A bridesmaid's or mother-of-the-bride (without the giant beaded jacket) dress like this will totally work. Go for a sheath or something; steer away from anything with that heavy, plain polyester satin. Some people pooh-pooh David's Bridal, but they've got stuff you can buy off the rack in nearly any size, and that is HUGE. David's Bridal also has a ton of wrap options, which can sometimes be the hardest thing to find, in many colors and fabrics.

Ann Taylor, Banana Republic, J. Crew and the like will also (especially now) have dresses suitable for classy bridesmaids and guests of formal weddings. A nice silk sheath will be good.

Really, the only thing to think about here will be how comfortable you are. You will see aging matrons in furs and diamonds; you will see trophy dates in nearly nothing; you will see arty types in pantsuits. Do what feels right for you -- but OWN IT.

That's what I have to do. There's no way I can hide the girls, or the fact that I'm kinda fat, so I make sure they're properly secured and put them on display because hello, everybody knows they're there. And then I buy some super fabulous shoes so people know I'm not trying to hide myself; I want people to see the awesome person I am.

You will be super great.
posted by Madamina at 8:52 AM on April 11, 2012 [1 favorite]

I also would go consignment, second hand, or high-end sale rack. Find something that really flatters you and (as long as it doesn't look too cheap) price doesn't matter. What color do people say you look good in? If in doubt, and if you don't really want to stand out, black is a good fall back. I've gone to similar events in dresses that I've bought at a rummage sale for $2 and gotten loads of compliments. Flattering fit and confidence are the most important. And for me, I'd rather have a unique dress than rent or buy a new one and risk someone else in the same dress.

Personally, I'd probably end up spending $100 or less on the dress and taking it to a good tailor to get it to fit perfectly. If I wasn't confident about doing it myself, I'd pay to get my makeup and hair done - people will probably be looking at your face more closely than your dress.

I'm not a big fan of things over shoulders because they can be fussy. I'd rather be a tad chilly than warm and awkwardly holding a scarf.
posted by beyond_pink at 8:55 AM on April 11, 2012 [1 favorite]

I don't know what overall size you are, but Igigi go down to a size 12 and they have absolutely gorgeous dresses for anywhere from $150-$400. I've had them altered very easily as well, in case you see something you love that isn't exactly the right size. Also, if you call and talk to them, they will have all sorts of ideas and recommendations for color, style, neckline, hemline etc. I highly recommend them.
posted by hollygoheavy at 9:06 AM on April 11, 2012 [4 favorites]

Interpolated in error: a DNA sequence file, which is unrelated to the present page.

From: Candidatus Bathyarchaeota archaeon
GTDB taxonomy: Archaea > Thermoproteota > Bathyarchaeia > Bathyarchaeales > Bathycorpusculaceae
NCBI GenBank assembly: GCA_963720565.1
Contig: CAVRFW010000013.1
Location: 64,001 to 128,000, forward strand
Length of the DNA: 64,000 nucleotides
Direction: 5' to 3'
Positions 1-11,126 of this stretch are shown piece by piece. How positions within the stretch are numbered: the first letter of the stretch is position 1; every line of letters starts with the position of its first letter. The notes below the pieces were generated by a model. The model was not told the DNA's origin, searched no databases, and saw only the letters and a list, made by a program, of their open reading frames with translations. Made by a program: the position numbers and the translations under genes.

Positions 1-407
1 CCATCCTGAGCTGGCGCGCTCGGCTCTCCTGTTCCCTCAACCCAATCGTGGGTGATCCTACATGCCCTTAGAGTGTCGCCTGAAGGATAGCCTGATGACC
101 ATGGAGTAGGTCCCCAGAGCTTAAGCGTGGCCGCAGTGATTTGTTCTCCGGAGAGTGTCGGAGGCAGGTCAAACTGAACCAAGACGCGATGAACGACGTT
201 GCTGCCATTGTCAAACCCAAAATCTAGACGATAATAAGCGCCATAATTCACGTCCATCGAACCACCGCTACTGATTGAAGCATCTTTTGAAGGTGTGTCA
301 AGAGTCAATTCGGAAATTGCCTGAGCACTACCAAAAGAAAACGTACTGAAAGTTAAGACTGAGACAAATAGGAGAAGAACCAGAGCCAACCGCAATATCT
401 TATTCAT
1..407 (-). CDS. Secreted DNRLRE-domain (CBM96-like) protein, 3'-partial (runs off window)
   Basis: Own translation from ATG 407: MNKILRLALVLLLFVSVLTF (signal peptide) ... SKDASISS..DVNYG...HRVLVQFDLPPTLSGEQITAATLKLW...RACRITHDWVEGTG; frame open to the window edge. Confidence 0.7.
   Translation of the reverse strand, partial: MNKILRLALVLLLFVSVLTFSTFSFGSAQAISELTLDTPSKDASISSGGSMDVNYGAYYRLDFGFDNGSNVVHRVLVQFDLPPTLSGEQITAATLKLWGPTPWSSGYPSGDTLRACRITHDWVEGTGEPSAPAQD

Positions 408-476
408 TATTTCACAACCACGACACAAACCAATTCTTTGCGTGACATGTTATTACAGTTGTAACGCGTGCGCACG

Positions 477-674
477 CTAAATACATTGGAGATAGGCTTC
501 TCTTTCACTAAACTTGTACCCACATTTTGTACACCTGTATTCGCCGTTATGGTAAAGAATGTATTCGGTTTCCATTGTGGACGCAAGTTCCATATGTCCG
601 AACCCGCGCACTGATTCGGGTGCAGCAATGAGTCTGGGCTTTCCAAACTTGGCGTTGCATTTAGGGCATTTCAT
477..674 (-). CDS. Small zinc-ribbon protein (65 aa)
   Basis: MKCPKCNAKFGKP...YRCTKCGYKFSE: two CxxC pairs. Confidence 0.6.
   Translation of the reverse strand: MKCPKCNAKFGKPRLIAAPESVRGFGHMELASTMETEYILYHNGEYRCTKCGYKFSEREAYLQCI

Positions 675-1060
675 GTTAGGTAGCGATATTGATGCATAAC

I was JUST going to say Igigi if they're not all too big for you (which they might be), and I was JUST going to say I bet it can be done for significantly less than $1,000, even if you buy rather than rent. I went to a gala thingy last year, wore this dress, and felt divine. Not at all saying that particular dress or style for you, and admittedly, that's not the black-tie-est formal dress ever. But I agree that you can go a long, long way with something that's really flattering on you that you combine with the right accessories.

You can get all kinds of shawls or big scarves that you can wrap around your shoulders -- when you want them over your shoulders, you can wear them flat, and then they sort of gather and hang in a band across your back draped between your elbows when you want them down.

I also would encourage you to focus on looking dynamite and feeling comfortable in whatever you pick, because that's what will make you a knockout on the day. Don't stress too much over fitting in per se. As you say yourself, the thing that huge snobs will fault the most is trying too hard anyway. Wear something you love that's effortless, and you're fine. Wear something that's too calculated to be somebody else's idea of appropriate rather than yours, and you'll look stiff and uncomfortable, and they'll know. Enjoy it! Getting dressed up should be fun.
posted by Linda_Holmes at 9:20 AM on April 11, 2012 [1 favorite]

Great responses guys!

Madamina, you looked amazing in that gorgeous dress! Love the one Linda_Holmes pointed to as well.

I appreciate all your advice and tips so much :)
- kim
posted by cartoonella at 9:25 AM on April 11, 2012

This place Group USA has a location in Florida that was very close to where I was living when I needed a gown for a ball (not kidding, a ball) with three days notice. This is their Long Dresses page. There may be something similar near you. What you want is a color that looks amazing on you. It's ok if this color is black. You want a cut that, again, looks amazing on you. Go Minimal on the bows, rhinestones, ruching, beading, (and you're absolutely right) sequins. Avoid the one shoulder look if you can.